The looming spectre of a student debt crisis gets Kelly Peeler out of bed every morning. It also inspired her company.
Jennifer Bolstad of Local Office Landscape & Urban Design is taking on the challenge of rising sea levels.
Angela King, co-founder and deputy director of Life After Hate, helps former white supremacists and members of hate groups become productive members of society. With hate crimes on the rise in the U.S., can she help turn the tide?
Julia Warren started nonprofit Celebrate! RVA to throw birthday parties for underprivileged children in the Richmond, Va., area.
Musicians Mona Tavakoli and Becky Gebhardt created Rock n’ Roll Camp for Girls Los Angeles as a space where Southern Californian girls can rock out and get empowered.
For Amy Hagstrom Miller, providing high-quality reproductive care to women is a mission.
Girl Smarts founder Dianna Flett hopes her leadership workshop series will empower elementary school girls.
After the murder of her son, Monique Willis founded a nonprofit to help families cope with the loss of family members to violence. Through Momma on a Mission, she offers comfort, while sparking conversations between civilians and police.
Kari Warberg Block, the founder and CEO of EarthKind, a maker of all-natural pest-control products, has found success in the United States. Now, she wants to bring her bug-banishing products to the international marketplace.
Angie Lozano started Angie’s House to help the less fortunate find affordable housing and rebuild their lives.
Lynn Julian and Chance Claxton co-founded U Konserve to reduce plastic use and help keep it out of the oceans.
Ann and Jenny Siner’s “cute, clean and current” consignment shops keep used items out of the trash.
Chelsea Harden’s The H.E.A.R.T. Center offers therapeutic riding lessons to children with physical, emotional and behavioral challenges.
Through Team Music is Love, Sheila Jones leads fans of country star Martina McBride in “flash mob volunteering.” Together they tackle domestic violence, hunger and more through tour-stop activities and the power of song.
Seven Ugandan women farmers banded together in 2015 to found the Network of Women in Agribusiness and Development. They’re already giving hundreds of poor women in rural communities the skills and confidence to improve their lives.
Plastic waste is harming marine life — and human life — around the globe. Through businesses and nonprofits, these women are hoping to turn the tide.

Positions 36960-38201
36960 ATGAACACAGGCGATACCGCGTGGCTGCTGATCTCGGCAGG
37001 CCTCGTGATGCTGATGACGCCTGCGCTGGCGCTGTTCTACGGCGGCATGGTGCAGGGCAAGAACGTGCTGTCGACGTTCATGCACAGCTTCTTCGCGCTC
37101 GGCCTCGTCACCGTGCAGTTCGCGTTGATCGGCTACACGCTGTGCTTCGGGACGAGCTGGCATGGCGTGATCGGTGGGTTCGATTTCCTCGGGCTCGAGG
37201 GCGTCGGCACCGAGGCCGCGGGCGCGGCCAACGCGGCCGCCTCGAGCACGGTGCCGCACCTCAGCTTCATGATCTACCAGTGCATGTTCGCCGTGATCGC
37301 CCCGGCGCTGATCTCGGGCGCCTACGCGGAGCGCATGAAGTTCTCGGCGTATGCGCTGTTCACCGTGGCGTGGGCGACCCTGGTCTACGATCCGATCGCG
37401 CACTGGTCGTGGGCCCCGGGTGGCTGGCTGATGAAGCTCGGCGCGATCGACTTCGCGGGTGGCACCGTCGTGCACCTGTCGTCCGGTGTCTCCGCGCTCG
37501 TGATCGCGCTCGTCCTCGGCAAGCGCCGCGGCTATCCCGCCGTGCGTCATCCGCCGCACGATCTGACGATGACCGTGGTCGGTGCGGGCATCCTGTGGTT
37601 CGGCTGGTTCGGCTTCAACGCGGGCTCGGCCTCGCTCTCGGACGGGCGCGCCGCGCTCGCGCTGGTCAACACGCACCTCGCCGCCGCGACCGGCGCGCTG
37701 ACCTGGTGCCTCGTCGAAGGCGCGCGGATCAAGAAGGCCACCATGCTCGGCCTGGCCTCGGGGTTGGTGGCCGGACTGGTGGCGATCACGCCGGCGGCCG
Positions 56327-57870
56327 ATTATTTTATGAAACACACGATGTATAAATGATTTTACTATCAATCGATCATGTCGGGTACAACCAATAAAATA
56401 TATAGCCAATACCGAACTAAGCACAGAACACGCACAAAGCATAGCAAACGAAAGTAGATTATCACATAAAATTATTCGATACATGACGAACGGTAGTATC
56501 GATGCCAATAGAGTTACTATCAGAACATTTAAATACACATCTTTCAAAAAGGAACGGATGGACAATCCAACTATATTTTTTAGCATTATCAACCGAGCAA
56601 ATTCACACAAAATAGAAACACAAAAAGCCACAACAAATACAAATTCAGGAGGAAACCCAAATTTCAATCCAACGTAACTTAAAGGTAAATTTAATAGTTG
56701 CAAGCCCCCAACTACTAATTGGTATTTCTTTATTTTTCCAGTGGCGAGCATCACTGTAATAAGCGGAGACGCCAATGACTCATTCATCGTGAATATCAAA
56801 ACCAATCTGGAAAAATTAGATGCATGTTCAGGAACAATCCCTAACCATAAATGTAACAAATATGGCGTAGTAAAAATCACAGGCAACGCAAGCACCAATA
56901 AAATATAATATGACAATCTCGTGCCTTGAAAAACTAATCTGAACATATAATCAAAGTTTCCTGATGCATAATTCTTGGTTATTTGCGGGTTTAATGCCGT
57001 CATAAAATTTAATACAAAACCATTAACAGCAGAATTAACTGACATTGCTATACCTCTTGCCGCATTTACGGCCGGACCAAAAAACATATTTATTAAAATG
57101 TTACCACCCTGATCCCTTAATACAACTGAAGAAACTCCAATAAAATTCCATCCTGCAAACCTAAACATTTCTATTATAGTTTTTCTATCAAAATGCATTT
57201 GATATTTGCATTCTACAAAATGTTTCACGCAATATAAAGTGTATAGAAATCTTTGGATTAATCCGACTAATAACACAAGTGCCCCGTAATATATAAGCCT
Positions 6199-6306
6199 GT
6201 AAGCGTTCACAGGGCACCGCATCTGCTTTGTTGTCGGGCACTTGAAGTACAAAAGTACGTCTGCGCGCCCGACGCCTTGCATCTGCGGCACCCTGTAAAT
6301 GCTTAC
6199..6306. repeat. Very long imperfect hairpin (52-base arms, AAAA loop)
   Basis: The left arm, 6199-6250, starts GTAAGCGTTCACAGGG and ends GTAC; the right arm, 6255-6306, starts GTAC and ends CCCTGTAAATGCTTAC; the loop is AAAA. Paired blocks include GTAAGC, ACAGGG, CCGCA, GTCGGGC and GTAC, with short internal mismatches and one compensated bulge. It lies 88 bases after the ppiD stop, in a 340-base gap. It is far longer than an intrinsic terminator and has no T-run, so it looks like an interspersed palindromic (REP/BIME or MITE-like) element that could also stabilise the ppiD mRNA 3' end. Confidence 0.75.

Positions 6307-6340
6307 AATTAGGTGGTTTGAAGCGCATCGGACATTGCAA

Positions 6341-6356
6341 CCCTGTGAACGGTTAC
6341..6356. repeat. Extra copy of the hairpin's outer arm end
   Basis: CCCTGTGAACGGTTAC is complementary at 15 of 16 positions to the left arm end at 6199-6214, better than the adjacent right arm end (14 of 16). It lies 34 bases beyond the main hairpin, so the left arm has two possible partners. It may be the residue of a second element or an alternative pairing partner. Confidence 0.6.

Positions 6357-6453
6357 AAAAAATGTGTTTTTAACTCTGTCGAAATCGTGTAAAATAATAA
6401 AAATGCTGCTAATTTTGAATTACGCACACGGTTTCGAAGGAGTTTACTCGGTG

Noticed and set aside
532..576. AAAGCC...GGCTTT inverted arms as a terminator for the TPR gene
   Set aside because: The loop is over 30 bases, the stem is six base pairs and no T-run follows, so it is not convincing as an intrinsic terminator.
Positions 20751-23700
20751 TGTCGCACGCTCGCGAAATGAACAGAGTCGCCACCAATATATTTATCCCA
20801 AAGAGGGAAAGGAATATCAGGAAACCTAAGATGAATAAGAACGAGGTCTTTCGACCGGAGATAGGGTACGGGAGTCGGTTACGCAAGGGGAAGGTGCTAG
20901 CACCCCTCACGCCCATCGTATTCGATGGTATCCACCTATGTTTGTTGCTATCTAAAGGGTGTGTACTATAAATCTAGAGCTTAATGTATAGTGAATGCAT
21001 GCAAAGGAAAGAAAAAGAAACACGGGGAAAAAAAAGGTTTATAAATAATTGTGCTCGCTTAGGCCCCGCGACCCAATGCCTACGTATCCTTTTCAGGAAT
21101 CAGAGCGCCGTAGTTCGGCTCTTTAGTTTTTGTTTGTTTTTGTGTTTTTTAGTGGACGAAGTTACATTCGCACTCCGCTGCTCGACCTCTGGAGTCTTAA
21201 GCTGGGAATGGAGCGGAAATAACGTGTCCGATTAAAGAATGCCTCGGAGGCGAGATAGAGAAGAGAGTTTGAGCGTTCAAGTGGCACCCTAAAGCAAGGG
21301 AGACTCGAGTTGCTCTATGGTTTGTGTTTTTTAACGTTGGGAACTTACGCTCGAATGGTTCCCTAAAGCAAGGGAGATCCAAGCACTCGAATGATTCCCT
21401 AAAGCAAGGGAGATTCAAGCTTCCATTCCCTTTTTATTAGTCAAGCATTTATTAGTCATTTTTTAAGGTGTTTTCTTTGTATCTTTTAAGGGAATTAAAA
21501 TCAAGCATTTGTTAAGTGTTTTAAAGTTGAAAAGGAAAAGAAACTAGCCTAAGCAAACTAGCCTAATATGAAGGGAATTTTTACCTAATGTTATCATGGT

Tory Burch, Sara Blakely and Eva Longoria are using their fame and fortunes to help other women succeed and to lift up whole communities. They are bright examples of the many women who use their success for good.
Sherri Franklin, inspired by her affection for senior dogs, created a San Francisco organization called Muttville that has rescued thousands of them.
Former pageant winner Lovern Gordon launched Love Life Now to unite communities against domestic violence and break down the isolation that survivors like her have experienced — and that allows abuse to persist.
Aviva Weiss, founder of kids’ therapeutic toys and tools purveyor Fun and Function, helps children with special needs through research-inspired, parent-approved products.
Danielle Gletow created One Simple Wish to bring joy to America’s invisible children.
Like many young women, Tish Scolnik initially rejected engineering as “nerdy.” Now she’s running a social enterprise that designs wheelchairs for rough terrains.
Since 2013, DesiVDesi has sold low-cost solar dryers to farmers in India and beyond, reducing food waste and raising farmer incomes. Now, it aims to take those dried fruits and veggies to the masses, co-founder Nidhi Pant tells us.
The Story Exchange’s 2017 list will spotlight founders of successful passion projects that create jobs, solve problems and make a difference. Interested entrepreneurs: Apply before March 31!
How Tatiana Garcia-Granados’ nonprofit enterprise, The Common Market, is bringing healthful food to low-income communities and lifting local farmers’ livelihoods.
Teresa and Laurin Hodge’s nonprofit, Mission: Launch, is helping women return to the workforce after prison — as Teresa, herself, once struggled to do — and to launch their own businesses.
At Road Twenty-Two, founded by Iranian immigrant Fif Ghobadian in San Francisco, women who served time in prison get a second chance.
Anita Saville and Kathy Brough formed Budget Buddies to help homeless women lift themselves out of poverty.
Georgene Huang and Romy Newman cofounded Fairygodboss to help the women of America’s workforce find jobs at supportive, female-friendly companies. Could they change U.S. companies in the process?
The Story Exchange presents our shortlist of stand-out female entrepreneurs who run businesses that are not only doing well, but doing good in the world.
The founder of Chicago-based Open Books has built a high-impact literacy nonprofit by applying everything she learned as a serial tech entrepreneur.
Donna Peel founded the nonprofit Pro Bono Network to make volunteering easy for stay-at-home moms on hiatus from legal careers.
Yes, it’s a chore. But it shouldn’t be overlooked, especially with the pandemic battering the economy.
These days, we could all use some extra comfort (and joy). If your business makes the perfect present for wishing someone happy, healthy holidays, tell us all about it.
Lisa Duerre is the founder of RLD Group, a company dedicated to igniting leaders in tech without all the burn-out.